INS Arihant launches Submarine Launched Ballistic Missile

This was a user training launch to showcase crew competency

October 14, 2022 07:08 pm | Updated 07:08 pm IST - NEW DELHI

The INS Arihant submarine. Image used for representative purpose only.

The INS Arihant submarine. Image used for representative purpose only.

The country’s first ballistic missile nuclear submarine (SSMN) INS Arihant carried out a successful launch of a Submarine Launched Ballistic Missile (SLBM) on Friday, validating India’s second strike nuclear capability.

“The successful user training launch of the SLBM by INS Arihant is significant to prove crew competency and validate the SSBN programme, a key element of India’s nuclear deterrence capability,” the Ministry said.

In November 2019, India formally declared its nuclear triad, stated in its nuclear doctrine, operational after INS Arihant completed its first deterrence patrol which means Arihant has begun prowling the deep seas carrying ballistic missiles equipped with nuclear warheads.

Without confirming the particular missile, a defence source said it was not the longer K-4 SLBM but the older SLBM in use. INS Arihant is presently armed with K-15 SLBM with a range of 750 km.

The missile was tested to a predetermined range and impacted the target area in the Bay of Bengal with very high accuracy, the statement said. “All operational and technological parameters of the weapon system have been validated.”

A robust, survivable and assured retaliatory capability is in keeping with India’s policy to have ‘Credible Minimum Deterrence’ (CMD) that underpins its ‘No First Use’ commitment, the statement added.

In 1998, India conducted nuclear tests under Phokran-II and in 2003, India declared its nuclear doctrine based on CMD and a NFU policy while reserving the right of massive retaliation if struck with nuclear weapons first.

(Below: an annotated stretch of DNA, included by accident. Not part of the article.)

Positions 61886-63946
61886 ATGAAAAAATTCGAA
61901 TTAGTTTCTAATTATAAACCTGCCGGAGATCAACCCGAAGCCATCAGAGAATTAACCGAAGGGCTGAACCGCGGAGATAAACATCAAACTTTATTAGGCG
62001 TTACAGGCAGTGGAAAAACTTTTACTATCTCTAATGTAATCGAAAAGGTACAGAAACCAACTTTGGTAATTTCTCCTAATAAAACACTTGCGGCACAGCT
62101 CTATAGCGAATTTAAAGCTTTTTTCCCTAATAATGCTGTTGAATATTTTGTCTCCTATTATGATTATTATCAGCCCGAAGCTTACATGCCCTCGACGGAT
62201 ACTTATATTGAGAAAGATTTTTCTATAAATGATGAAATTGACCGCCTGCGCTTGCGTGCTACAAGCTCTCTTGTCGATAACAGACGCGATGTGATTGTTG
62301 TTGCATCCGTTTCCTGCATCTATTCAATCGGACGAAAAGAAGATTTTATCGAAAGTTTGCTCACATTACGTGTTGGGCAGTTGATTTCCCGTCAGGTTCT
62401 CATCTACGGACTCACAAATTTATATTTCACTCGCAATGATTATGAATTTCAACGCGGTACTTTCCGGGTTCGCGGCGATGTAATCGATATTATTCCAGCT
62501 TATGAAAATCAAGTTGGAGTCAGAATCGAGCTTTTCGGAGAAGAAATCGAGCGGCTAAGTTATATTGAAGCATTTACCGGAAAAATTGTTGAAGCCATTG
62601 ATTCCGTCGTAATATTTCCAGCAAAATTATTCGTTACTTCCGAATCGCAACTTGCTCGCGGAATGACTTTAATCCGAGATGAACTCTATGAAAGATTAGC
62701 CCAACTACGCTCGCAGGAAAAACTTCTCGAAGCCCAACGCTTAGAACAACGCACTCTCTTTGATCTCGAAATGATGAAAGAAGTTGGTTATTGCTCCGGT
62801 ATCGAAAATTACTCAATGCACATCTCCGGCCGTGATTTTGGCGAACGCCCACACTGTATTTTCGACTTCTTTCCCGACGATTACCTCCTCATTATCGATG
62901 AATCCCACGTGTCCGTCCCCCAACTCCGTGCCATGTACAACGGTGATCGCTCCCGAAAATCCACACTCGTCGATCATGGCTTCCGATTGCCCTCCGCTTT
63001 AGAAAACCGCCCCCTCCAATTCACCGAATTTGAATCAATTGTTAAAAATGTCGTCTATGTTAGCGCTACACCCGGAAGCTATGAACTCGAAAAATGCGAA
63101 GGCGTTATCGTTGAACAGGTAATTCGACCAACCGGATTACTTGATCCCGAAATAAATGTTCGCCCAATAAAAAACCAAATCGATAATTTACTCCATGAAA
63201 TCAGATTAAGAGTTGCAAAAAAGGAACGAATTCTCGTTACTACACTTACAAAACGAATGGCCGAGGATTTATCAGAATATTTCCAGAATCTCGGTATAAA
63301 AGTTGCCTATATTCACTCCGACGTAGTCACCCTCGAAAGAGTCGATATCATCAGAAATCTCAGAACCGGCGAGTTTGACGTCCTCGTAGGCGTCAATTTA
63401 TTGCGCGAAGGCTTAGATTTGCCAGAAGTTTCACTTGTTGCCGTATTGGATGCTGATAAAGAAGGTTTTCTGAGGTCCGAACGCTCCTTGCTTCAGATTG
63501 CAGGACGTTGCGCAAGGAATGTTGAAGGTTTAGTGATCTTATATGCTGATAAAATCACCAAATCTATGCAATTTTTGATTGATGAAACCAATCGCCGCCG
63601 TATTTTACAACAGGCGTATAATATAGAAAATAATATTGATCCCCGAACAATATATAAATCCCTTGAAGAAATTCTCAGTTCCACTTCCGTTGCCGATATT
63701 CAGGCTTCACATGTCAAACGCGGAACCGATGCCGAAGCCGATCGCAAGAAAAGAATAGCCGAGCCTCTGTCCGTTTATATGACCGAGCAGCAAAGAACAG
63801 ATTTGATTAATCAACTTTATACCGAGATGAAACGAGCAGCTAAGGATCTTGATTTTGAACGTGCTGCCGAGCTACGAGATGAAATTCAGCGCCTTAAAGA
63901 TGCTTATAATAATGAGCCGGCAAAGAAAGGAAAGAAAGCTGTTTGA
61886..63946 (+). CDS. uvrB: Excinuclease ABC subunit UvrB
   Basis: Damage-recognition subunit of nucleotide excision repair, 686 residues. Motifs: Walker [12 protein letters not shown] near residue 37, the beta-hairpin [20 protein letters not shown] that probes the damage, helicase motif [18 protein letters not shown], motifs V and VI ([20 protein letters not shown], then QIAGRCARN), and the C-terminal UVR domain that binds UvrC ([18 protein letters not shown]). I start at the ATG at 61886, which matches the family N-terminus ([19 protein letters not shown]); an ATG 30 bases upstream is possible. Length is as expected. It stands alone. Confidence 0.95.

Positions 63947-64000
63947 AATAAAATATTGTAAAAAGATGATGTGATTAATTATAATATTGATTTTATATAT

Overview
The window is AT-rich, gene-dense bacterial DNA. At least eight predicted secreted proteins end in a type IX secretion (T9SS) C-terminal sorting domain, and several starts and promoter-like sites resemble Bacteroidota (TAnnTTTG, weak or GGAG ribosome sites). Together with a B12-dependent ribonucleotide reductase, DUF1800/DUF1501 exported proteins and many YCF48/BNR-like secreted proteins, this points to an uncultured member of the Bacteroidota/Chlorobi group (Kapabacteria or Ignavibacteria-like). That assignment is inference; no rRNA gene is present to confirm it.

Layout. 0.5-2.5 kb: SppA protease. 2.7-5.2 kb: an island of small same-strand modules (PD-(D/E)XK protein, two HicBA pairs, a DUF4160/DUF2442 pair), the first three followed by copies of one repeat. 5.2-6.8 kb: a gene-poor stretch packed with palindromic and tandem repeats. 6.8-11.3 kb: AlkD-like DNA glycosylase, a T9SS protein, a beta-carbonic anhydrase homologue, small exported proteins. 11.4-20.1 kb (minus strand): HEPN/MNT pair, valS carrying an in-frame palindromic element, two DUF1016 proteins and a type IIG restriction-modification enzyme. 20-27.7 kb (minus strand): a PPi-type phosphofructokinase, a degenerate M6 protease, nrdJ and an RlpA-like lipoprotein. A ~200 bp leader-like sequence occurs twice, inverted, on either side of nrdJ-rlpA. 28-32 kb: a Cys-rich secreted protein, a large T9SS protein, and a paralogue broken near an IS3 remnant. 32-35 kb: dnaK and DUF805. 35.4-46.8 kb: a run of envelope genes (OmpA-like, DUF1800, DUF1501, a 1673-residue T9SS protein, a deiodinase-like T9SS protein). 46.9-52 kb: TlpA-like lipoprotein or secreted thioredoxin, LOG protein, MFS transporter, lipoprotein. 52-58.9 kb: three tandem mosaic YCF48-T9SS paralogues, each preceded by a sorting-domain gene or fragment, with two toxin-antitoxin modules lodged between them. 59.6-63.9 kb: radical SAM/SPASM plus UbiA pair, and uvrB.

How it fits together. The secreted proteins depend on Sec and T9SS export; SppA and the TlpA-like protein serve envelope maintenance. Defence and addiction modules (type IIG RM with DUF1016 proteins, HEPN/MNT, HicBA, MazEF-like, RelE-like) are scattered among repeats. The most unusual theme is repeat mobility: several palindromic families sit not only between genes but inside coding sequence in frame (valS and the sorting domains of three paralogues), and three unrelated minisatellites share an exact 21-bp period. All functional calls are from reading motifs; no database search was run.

The Agni series of missiles constitute the backbone of India’s nuclear weapons delivery, which also includes the Prithvi short range ballistic missiles and fighter aircraft. India has also completed its nuclear triad and operationalised its second strike capability, with ballistic missile submarine INS Arihant undertaking deterrence patrols.

The second indigenous SSBN Arighat, which is in advanced stages of sea trials, is scheduled to be commissioned within this year, though no official announcement has been made.

In January 2020, the Defence Research and Development Organisation (DRDO) had successfully test fired a 3,500 km range SLBM K-4 from a submerged pontoon off Visakhapatnam coast. Once inducted, these missiles will be the mainstay of the Arihant class of SSBNs giving India the stand off capability to launch nuclear weapons submerged in Indian waters.

As reported by The Hindu earlier, Arihant was quietly commissioned into service in August 2016. It has a displacement of 6,000 tonne and is powered by an 83 MW pressurised light-water reactor with enriched uranium. The Advanced Technology Project (ATV) project began in 1980s and the first of them, Arihant, was launched into water in 2009 by then Prime Minister Dr. Manmohan Singh.

Given India’s publicly stated position of NFU, the SSBN is the most dependable platform for a second-strike. As they are powered by nuclear reactors, these submarines can stay underwater indefinitely without the adversary detecting it. The other two platforms — land based and air launched — are far easier to detect.

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